The world owes defenders, the heroes of human rights: Today OMCT’s Jilani
OMCT celebrates Human Rights Defenders worldwide from OMCT / SOS-Torture Network on Vimeo.
Geneva, December 2016
(OMCT) – On the International Day of Human Rights, the World Organisation Against Torture (OMCT) launched a
ten-day tribute to the human rights heroes the world is indebted to for their
life-long dedication to defending the rights of all.
“December 10 is a bit like the birthday of all human rights
defenders,” said OMCT Secretary General Gerald Staberock. “It serves to remind
us that we actually owe them a celebration every day of the year.”
For human rights defenders who like OMCT
President Hina Jilani are sharing their story today, usual treatment includes imprisonment, incarceration and
torture. OMCT is until 23 December profiling 10 human rights defenders fighting against torture from Colombia to Burundi to share
their plight and commend their achievements. Michael O’Flaherty, Director of
the European Union Agency for Fundamental Rights, rightly called them the “heroes of human rights”.
No human rights violation is uncovered without them. They
provide information to put an end to impunity to international mechanisms such
as the Committee Against Torture
(CAT). They protest and speak out when no one wants to hear. They trigger
change. For us all. And yet defending human rights has a very personal cost –
more than two lives every month for the past 15 years, with some 200 human
rights defenders killed this year alone. What is more OMCT documented cases of harassment
against 1,066 human rights defenders and 116 organizations.
Every year, OMCT protects more than 600 human
rights defenders at risk around the world by alerting the international
community about their plight, mobilizing support for them, and offering
training, legal advice, material assistance, and relocation to safety.
Complaining is taking
As her fellow activists, Ms. Hilani believes one cannot complain
about violations occurring unless one is willing to take the responsibility to undo
what one does not want to see happen. The existence of torture is like the tip
of the iceberg, serving as a revealer of pervasive and grave human rights
violations that slow economic development, hinder social cohesion and exacerbate
inequality. It is an occurrence some people find intolerable and act upon in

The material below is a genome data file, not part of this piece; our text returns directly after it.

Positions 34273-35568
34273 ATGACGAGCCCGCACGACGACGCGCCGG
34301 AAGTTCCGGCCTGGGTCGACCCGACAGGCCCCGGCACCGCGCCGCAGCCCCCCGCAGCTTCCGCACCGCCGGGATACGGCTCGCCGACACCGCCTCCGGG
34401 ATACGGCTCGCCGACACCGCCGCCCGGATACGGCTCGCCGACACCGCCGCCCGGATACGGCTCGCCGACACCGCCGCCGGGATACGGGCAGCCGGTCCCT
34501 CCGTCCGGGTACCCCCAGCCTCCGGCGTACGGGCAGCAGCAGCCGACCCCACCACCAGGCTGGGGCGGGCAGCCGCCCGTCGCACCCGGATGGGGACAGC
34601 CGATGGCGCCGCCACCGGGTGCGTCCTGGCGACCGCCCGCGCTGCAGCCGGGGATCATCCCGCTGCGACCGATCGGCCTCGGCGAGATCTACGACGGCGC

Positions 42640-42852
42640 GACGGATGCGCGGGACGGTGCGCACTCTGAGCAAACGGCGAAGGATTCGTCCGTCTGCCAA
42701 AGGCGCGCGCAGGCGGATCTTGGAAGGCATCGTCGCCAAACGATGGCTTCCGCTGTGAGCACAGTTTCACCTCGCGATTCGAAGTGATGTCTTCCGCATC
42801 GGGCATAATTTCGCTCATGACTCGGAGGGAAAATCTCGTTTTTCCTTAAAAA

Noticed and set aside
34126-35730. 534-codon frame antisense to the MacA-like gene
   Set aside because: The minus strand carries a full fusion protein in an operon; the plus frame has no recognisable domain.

the name of humanity.
“I think torture goes to the very core of human dignity. This is
perhaps one of the reasons why torture has become one of the most serious human
rights violations but also an international crime,” she said in an interview.
Amidst a political rhetoric challenging human rights in the name
of security, Jilani pledged to convince the world that it should never use torture,
with as immediate objective for her four-year term to boosting the SOS-Torture
network’s cohesion to raise its voice. An award-winning lawyer from Pakistan with
more than three decades of hands-on experience in promoting peace and human
rights, Ms. Jilani has litigated several cases in her home country that have
become landmarks in setting human rights standards.
Ms. Jilani believes it is particularly important today to make
the commitment of human rights defenders visible globally to eradicate torture,
and to end violations and impunity. She points out an emerging challenge of
today’s work as some Governments, in the name of security threats, are
heightening the risk of torture and undermining some of the universally
An outspoken woman in
Pakistan’s first all-women law firm and co-founded Pakistan’s
first legal aid centre in 1986. In 1991, Ms. Jilani helped set up a shelter for
women fleeing violence and abuse and presented one of the first cases of
domestic violence in the country and created Pakistan’s Women Action Forum, a
prominent women’s rights group whose campaigns have been at the heart of the
democracy movement in the country.
“Gender-based violence can sometimes be ignored and especially
when a situation of torture occurs, rape as a method of violating a person’s
dignity and also undermining work that they do, is something that we have to
understand,” she said.
Ms. Jilani has also been recognized as an authoritative figure at
the international level thanks to her broad experience. She was for instance the
first United Nations Special Representative of the Secretary-General on the
situation of Human Rights Defenders, and was the first woman to hold this post in
office, from 2000 to 2008.
OMCT is short for the World Organisation Against
Torture – in French, as the organization created in 1985 is headquartered in
On top of protecting human rights defenders and
promoting NGO participation before the CAT, OMCT works for, with and through an
international coalition of over 200 non-governmental organizations – the
SOS-Torture network – fighting torture, summary executions, enforced
disappearances, arbitrary detentions, and all other cruel, inhuman and
degrading treatment or punishment in the world.
For more information, please visit:
For our latest campaign #HumansAgainstTorture:
Follow #OMCT30Forum this week and read us online:
For all media inquiries: Lori Brumat, OMCT Head of
OMCT wishes to thank the Republic and Canton of Geneva and the OAK Foundation for their support. Its content is the sole responsibility of OMCT and should in no way be interpreted as reflecting the view(s) of the supporting institutions.